On the Maori seats, Jacinda Ardern's caught between a rock and a hard place. The hard place is the fact that all seven Maori seats have come home to where they used to always belong. For her to now agree with Winston Peters that there should be a binding referendum to get rid of them is a no-brainer.

And that's where the rock comes in, she's implacable, she's not giving Peters an inch, it's her bottom line, the referendum's off the negotiating table.

Now that'll be music to National's ears which has been all over the place on the Maori seats. Up until it came to power in 2008, its policy was to get rid of them. But then John Key was converted on the road to the Beehive. He needed an insurance policy to keep his Government in power and brought the Maori Party on board so he could hardly then turn around and get rid of the seats which would be cutting off his rather substantial nose to spite his face.

But now that the Maori Party is no longer, National would now have no trouble agreeing with Peters putting the seats to the vote.


Peters now appears to have softened on the idea as well which has grabbed the headlines suggesting the feisty power broker was about to make a massive U turn. But this man knows politics like no-one else, he always leaves himself wiggle room and he's done that with the Maori seats.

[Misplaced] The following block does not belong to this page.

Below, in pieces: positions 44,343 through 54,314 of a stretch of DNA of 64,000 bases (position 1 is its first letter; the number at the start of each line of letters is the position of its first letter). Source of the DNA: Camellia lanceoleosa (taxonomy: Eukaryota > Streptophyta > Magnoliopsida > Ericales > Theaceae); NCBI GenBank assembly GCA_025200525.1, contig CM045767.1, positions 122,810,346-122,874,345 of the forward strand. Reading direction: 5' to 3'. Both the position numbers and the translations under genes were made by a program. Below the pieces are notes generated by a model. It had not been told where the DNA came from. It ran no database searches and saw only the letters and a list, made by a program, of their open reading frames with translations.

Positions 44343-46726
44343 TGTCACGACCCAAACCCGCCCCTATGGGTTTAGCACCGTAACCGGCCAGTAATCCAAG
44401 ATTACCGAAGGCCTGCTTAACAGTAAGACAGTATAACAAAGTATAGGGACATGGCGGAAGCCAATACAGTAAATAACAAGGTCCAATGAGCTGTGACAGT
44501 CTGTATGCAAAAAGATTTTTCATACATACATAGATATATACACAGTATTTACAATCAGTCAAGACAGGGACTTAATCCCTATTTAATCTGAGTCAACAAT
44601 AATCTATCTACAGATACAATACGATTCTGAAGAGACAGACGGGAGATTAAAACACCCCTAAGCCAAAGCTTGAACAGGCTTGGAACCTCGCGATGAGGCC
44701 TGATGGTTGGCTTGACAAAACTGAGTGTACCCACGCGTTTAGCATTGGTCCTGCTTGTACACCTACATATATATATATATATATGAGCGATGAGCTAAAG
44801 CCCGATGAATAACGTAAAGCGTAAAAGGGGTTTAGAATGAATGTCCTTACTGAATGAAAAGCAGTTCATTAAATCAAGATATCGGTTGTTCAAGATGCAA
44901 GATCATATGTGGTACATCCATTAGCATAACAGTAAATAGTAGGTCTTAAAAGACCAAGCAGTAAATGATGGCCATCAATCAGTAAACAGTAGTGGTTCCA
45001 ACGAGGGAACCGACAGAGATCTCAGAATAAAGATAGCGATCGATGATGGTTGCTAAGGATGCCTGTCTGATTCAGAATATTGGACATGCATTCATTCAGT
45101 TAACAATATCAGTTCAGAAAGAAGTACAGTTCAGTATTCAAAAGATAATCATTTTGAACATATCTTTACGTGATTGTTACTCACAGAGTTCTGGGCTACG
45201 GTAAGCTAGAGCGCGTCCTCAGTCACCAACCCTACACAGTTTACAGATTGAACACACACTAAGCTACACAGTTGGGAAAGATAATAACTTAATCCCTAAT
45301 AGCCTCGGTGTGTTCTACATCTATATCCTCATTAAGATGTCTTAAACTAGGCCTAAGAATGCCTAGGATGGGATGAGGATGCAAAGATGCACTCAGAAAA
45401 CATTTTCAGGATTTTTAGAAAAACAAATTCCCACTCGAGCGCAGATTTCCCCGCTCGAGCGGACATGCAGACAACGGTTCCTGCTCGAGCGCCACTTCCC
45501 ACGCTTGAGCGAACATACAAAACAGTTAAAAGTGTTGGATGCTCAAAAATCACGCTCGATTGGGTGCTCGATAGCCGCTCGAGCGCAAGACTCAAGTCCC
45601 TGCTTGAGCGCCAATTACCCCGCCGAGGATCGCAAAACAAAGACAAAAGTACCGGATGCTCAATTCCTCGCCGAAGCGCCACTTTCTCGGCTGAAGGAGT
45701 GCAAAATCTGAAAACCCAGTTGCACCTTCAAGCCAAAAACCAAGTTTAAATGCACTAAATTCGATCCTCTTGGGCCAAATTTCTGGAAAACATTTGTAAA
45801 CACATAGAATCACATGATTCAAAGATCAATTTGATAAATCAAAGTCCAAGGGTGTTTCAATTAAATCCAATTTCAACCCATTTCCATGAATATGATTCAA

He's never said he wants the seats gone, he's always said let the people decide with a binding referendum.

That position was arrived at because of the Maori Party itself which Peters says is a race-based, separatist party that got smashed last Saturday which seems to have removed his diehard objection to the indigenous seats.

Think about the raging reaction Peters apparent softening on the seats got and compare that with the reaction Jacinda Ardern got when she appeared to take the water tax for farmers off the table, or at least indicated it won't be a deal breaker. It was a major issue during the closing stages of the campaign just over a week ago but her softer view of it has hardly caused a ripple.

But then this limbo period's a bit like the parade of promises and the splashing of cash made in the lead-up to polling day.

These days Winston Peters says jump and both sides ask how high.

Take Government contributions to what used to be called the Cullen superannuation fund, since it was invented by the former Labour Finance Minister Michael Cullen.

Peters said it'd be worth another twenty billion if National hadn't stopped contributing to it in their first Budget and then taxing it from 2014.


Contributions were expected to resume in 2021, but Joyce has now effectively said if Peters wants them resumed sooner, it's on the negotiating table.

Ask and he shall receive!